If you hike in the woods, especially in eastern North America this month, you're likely to see lady's slipper (Cypripedium) in bloom. If you want to add these plants to your garden, now is the time to order plants for delivery at planting time.
All native species of lady's slipper orchids have long been popular plants for naturalistic gardens and greenhouse collections. But like many natives, their beauty has been their downfall. For years, gardeners have dug wild plants for their gardens, only to have the transplanted specimens fail. Add to this the loss of natural habitats to urbanization, and you can see why lady's slippers are now officially endangered in many areas.
Now available from one nursery, Raising Rarities of Jacksonville, Vermont, are 3- to 5-year-old blooming-size plants of four Cypripedium species. The plants are expensive, but they're more likely to survive than 1-year-old seedlings available from other nurseries.
Raising Rarities offers four of the native lady's slippers as large, blooming plants: showy lady's slipper, C. reginae; large yellow lady's slipper (C. parviflorum pubescens); small yellow lady's slipper (C. parviflorum parviflorum); and the rare Kentucky lady's slipper (C. kentuckiense), which has a creamy-white pouch and mahogany petals. Kentucky lady's slipper is larger, and at $100, much more expensive; bare-root plants of the other kinds cost $35. Despite hardiness zones listed in some references, all kinds are hardy to zone 3.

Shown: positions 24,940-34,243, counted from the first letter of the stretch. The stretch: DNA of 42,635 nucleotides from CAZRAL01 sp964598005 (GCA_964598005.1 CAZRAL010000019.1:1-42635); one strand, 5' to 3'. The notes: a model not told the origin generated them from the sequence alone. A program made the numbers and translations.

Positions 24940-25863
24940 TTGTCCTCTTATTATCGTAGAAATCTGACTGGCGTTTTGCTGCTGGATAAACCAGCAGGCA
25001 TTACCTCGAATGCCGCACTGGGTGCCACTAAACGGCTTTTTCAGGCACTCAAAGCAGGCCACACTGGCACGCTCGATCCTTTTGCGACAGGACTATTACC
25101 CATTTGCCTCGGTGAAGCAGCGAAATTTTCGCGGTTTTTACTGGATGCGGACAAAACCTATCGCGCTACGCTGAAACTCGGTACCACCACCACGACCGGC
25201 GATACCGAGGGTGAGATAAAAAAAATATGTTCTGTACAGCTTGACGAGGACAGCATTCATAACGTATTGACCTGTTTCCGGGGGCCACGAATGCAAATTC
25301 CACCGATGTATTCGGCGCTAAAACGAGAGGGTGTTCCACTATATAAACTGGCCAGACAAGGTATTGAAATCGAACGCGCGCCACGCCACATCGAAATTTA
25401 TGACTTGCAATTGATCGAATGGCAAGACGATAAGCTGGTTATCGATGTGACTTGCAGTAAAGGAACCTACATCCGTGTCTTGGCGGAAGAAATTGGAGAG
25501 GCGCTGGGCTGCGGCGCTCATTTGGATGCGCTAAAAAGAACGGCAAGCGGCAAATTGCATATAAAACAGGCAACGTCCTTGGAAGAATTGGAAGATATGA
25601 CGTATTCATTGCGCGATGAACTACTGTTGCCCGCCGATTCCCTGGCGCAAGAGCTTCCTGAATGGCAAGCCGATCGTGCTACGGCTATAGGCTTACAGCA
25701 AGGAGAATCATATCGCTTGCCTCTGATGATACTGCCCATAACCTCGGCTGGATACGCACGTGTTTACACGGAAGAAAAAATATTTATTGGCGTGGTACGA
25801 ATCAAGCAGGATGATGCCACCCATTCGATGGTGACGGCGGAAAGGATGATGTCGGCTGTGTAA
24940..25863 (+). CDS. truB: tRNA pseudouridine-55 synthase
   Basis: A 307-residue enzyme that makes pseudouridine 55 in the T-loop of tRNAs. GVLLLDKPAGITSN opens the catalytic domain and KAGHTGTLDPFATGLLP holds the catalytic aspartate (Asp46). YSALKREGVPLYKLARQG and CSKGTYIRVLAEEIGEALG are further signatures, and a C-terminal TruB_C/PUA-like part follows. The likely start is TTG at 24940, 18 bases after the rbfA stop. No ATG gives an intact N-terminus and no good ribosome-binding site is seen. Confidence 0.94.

Raising Rarities ships plants twice a year: in April after the soil has thawed but before growth resumes, and in September and October after a hard freeze but before snow.
Plant the dormant rhizomes with bud tips upright in a spot with open shade, good air circulation, and moist, well-drained soil that has a neutral pH. Amend the planting area with equal quantities of perlite and leaf mold. Use more perlite and leaf mold if you have clay soil. Cover the rhizome with 1/4 inch of loose soil and keep the area moist. Fertilize with an all-purpose, liquid plant food at one-quarter strength once growth begins and then every two weeks until flowering. Cover plants during winter with a 6-inch layer of chopped leaves to prevent soil heaving.
Article published on June 23, 2008.